Another key to developing strong financial literacy skills is to have a strong credit score. With good credit on your side, you can better qualify for a home mortgage or apartment, lower rates on loans, or rewards credit cards. Building and maintaining a high credit score comes down to a few factors:

  • Your payment history
  • Amount Owed
  • Length of credit history
  • Credit mix
  • New credit

To get your credit score to a good place, you’ll want to focus on making any payments you have on-time. In addition, be sure to keep your credit card balances low and try to pay them off in full each month. Experts also recommend avoiding new credit unless it is absolutely necessary in order to create a positive credit history.

Managing Debt

If you are letting debt add up, either from credit cards, student loans, or other high-interest debts, it can cripple your financial foundation. The process of paying off these costs can take anywhere from months to years, so it is important to start tackling it as soon as possible to avoid getting crushed under debt and having it negatively impact your bank account and your credit score. There are two different methods you can use to start the process of paying off debt – the avalanche and snowball method. With the snowball method, you start by first paying off your smallest amount of debt and, once this amount is paid in full, you continue the pattern of gradually paying off your debts in terms of smallest to largest amount. Meanwhile, the avalanche method is the opposite – you start by paying off your largest amount of debt in full before working your way down.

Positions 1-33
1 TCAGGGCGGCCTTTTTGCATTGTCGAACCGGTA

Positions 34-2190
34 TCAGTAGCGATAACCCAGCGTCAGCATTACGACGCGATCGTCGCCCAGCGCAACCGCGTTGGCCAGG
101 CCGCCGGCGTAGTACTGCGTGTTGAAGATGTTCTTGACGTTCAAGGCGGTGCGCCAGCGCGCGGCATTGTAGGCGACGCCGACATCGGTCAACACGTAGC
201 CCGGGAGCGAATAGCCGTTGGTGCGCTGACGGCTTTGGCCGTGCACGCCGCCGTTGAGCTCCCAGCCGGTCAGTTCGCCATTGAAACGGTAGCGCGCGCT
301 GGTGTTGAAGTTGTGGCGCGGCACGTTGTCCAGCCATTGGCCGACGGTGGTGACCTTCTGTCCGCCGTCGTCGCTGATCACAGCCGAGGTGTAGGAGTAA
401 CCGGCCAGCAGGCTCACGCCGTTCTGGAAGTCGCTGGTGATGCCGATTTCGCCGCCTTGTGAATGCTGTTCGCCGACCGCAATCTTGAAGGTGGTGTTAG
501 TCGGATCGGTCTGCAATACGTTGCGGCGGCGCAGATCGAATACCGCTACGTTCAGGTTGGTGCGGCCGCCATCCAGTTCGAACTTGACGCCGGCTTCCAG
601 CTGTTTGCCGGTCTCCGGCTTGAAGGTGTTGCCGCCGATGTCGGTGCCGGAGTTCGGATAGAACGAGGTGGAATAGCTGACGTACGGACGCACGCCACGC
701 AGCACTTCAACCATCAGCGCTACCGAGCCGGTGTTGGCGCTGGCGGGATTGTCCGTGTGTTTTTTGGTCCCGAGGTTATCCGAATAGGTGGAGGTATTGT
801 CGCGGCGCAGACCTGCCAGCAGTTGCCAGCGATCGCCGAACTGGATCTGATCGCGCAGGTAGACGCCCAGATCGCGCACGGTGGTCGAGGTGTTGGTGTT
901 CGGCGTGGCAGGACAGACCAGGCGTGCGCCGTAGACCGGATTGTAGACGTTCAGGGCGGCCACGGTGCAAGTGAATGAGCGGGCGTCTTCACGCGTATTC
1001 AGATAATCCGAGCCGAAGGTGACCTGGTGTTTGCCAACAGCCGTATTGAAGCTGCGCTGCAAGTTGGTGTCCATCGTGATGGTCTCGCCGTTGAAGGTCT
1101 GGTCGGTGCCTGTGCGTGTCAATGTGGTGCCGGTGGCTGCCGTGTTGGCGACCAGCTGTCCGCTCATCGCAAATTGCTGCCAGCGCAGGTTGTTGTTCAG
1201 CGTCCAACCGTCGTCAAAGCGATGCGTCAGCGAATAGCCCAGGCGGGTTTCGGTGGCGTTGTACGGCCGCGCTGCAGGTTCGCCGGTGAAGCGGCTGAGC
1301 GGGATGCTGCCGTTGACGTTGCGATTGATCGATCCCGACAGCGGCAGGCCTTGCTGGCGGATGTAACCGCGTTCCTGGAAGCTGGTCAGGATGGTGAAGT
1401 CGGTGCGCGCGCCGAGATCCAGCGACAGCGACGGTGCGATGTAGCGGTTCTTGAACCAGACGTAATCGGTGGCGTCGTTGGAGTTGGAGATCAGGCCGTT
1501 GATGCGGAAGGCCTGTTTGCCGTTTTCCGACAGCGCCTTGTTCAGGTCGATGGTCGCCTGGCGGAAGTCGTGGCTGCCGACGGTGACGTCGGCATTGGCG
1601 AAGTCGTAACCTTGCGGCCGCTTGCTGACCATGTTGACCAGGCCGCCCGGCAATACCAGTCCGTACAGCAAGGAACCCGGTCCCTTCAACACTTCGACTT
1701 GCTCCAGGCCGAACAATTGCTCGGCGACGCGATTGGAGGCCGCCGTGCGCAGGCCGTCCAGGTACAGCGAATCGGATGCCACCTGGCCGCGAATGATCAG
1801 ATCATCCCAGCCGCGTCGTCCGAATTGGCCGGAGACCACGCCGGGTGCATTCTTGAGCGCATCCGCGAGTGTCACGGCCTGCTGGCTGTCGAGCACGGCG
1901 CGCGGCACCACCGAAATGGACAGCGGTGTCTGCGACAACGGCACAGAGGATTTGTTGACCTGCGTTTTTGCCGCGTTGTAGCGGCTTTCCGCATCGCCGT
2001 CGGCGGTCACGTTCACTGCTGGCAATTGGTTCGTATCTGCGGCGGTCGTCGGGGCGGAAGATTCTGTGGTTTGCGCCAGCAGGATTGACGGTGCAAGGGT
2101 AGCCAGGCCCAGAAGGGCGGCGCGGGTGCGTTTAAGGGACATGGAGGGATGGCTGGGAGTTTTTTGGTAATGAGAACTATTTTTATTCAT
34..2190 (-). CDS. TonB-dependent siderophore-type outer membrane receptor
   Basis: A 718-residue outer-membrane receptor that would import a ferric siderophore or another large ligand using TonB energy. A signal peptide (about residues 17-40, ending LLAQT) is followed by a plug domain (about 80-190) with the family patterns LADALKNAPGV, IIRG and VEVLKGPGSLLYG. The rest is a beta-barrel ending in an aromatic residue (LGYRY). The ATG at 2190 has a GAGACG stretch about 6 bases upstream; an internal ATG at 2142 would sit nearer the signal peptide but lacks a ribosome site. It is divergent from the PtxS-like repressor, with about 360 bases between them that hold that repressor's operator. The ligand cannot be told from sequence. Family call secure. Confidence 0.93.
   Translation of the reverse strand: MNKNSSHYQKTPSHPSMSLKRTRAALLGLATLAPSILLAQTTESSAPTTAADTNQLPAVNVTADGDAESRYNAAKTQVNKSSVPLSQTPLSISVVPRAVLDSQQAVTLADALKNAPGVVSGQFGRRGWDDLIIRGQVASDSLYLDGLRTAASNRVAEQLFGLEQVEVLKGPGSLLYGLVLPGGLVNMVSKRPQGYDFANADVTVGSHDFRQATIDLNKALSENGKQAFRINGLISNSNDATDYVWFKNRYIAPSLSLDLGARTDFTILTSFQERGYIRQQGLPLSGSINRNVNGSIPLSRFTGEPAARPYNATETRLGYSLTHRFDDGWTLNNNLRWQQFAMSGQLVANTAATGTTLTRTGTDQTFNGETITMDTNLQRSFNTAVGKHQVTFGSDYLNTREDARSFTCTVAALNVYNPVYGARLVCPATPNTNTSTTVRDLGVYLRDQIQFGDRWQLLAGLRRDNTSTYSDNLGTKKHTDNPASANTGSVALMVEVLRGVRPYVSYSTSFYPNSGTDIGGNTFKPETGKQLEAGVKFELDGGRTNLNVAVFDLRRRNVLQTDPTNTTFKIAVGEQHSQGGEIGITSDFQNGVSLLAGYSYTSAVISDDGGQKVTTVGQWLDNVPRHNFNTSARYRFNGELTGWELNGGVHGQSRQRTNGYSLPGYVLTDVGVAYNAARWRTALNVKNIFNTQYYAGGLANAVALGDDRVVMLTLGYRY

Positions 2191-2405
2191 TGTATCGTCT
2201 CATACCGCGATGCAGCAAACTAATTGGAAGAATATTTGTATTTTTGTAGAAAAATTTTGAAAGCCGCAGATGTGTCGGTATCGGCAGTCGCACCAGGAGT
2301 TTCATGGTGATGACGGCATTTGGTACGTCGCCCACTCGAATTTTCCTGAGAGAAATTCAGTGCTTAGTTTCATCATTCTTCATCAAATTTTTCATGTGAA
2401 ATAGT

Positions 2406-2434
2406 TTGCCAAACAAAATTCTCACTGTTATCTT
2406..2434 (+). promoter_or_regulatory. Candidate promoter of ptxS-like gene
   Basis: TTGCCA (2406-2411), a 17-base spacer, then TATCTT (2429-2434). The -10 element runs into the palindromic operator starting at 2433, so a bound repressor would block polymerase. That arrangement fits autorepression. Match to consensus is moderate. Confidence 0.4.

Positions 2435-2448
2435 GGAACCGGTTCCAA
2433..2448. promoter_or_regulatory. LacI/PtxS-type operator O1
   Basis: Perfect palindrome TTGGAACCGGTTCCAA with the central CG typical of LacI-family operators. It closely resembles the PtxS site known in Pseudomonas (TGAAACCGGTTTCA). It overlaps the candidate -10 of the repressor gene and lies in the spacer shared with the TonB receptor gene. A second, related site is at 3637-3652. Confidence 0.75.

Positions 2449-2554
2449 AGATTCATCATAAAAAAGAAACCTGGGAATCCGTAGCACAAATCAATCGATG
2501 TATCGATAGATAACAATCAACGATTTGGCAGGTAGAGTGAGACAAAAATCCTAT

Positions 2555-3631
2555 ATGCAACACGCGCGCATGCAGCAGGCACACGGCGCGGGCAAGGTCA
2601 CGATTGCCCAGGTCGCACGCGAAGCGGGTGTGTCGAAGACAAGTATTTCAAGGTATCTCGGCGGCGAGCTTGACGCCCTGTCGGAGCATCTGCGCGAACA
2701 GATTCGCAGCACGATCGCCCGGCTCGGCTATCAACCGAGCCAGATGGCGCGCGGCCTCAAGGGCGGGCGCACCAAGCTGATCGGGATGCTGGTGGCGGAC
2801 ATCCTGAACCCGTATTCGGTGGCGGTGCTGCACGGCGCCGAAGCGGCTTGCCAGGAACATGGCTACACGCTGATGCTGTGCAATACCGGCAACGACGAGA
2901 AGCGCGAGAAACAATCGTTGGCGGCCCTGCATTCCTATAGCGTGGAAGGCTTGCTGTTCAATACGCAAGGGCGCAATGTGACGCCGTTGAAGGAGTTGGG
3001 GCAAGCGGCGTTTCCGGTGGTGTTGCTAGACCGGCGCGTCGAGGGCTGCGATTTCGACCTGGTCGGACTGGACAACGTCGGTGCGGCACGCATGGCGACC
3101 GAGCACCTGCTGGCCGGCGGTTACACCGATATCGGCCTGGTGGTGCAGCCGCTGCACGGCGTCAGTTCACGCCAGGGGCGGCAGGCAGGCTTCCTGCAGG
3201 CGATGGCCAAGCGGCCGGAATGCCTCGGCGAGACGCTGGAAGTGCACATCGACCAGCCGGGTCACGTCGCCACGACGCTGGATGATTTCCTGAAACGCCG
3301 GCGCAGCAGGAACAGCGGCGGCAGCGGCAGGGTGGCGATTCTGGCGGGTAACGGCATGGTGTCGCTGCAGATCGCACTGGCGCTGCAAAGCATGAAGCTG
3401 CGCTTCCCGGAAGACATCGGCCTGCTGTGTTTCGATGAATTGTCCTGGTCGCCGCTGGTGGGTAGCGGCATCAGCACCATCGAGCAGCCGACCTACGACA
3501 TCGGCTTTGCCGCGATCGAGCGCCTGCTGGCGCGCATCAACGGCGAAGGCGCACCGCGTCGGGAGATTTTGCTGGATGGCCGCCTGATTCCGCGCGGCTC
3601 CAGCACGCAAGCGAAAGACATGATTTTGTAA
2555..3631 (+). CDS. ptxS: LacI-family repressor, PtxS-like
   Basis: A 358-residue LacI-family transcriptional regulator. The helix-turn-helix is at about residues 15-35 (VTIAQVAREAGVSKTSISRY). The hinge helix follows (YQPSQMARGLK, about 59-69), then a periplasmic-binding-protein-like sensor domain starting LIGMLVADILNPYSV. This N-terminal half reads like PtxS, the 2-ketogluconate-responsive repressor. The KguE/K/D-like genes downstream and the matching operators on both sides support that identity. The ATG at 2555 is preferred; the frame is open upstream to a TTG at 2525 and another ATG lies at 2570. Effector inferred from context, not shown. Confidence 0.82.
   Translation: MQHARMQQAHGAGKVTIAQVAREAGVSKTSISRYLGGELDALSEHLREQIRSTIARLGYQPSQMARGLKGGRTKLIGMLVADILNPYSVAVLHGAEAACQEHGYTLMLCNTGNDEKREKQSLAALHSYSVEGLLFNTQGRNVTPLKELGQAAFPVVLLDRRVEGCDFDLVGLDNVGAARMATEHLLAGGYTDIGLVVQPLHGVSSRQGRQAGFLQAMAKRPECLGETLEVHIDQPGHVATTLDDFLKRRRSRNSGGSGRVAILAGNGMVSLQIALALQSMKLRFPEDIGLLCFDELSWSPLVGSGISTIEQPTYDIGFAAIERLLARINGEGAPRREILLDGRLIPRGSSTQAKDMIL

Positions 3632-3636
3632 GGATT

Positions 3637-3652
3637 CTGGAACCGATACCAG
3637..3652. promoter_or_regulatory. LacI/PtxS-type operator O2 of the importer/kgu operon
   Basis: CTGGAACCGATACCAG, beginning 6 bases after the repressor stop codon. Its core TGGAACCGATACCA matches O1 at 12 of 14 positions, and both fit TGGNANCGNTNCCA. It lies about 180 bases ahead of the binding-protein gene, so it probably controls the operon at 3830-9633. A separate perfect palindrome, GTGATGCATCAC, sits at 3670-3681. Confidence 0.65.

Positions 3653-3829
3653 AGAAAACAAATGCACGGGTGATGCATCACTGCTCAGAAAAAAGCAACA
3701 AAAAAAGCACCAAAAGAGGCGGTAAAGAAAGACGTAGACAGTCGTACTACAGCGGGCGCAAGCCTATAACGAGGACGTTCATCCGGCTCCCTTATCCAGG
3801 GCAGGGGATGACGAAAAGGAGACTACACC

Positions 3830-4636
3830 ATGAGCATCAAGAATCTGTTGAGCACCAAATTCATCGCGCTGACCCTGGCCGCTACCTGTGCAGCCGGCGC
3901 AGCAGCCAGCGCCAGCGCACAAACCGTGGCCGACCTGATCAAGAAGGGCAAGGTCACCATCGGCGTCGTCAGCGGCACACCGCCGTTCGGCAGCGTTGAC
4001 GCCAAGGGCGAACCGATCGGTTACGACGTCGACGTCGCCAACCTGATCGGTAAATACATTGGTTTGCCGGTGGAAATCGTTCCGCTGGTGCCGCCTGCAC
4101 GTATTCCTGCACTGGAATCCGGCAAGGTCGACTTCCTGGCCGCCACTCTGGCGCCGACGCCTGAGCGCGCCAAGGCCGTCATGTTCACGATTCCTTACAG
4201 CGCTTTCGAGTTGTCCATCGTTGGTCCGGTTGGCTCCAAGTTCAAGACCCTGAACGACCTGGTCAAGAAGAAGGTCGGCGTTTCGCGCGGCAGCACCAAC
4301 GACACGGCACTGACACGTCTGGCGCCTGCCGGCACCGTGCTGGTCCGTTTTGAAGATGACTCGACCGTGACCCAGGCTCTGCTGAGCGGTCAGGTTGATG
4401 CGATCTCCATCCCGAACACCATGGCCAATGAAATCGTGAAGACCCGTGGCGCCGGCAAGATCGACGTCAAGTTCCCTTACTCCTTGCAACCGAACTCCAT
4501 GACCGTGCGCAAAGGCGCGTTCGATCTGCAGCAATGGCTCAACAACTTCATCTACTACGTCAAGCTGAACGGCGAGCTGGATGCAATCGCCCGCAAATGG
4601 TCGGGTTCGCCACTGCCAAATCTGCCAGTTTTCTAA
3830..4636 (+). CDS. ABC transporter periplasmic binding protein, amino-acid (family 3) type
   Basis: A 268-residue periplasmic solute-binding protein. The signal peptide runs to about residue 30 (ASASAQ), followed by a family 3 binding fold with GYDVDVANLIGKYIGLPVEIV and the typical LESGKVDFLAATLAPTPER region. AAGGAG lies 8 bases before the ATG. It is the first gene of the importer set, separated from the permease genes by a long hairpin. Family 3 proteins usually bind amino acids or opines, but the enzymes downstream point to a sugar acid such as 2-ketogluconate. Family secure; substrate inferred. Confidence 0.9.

Protect Your Funds

Fraud is still on the rise each year, so it’s no surprise that protecting your finances has become a big part of financial literacy. In order to avoid account hacks, compromised debit or credit cards, and identity theft, be sure that you are taking precautions to keep your finances safe and steady:

  • Regularly review your accounts for suspicious activity
  • Use strong passwords on all your accounts and devices. Take care to avoid saving this information anywhere but a secure password manager.
  • Look for signs that a website is secure before inputting payment information – such as checking for “https” in the URL and looking for the lock icon next to the address bar.
  • Turn on multi-factor authentication to add an extra level of security to your account.
  • Use a VPN whenever you are on public Wi-Fi.
  • Avoid sharing your sensitive personal and financial information with anyone unless you can verify the request and confirm that the requester is a legitimate, trusted source.


Financial literacy is more than just watching your spending and monitoring your bank accounts – it’s about giving you a full understanding of your financial situation so that you can make informed decisions and take the steps necessary toward long-term financial health. By recognizing the 5 basic principles of financial literacy, you’ll be able to put these ideas to use, practice them in your own life, and start building the skills necessary for your finances to thrive!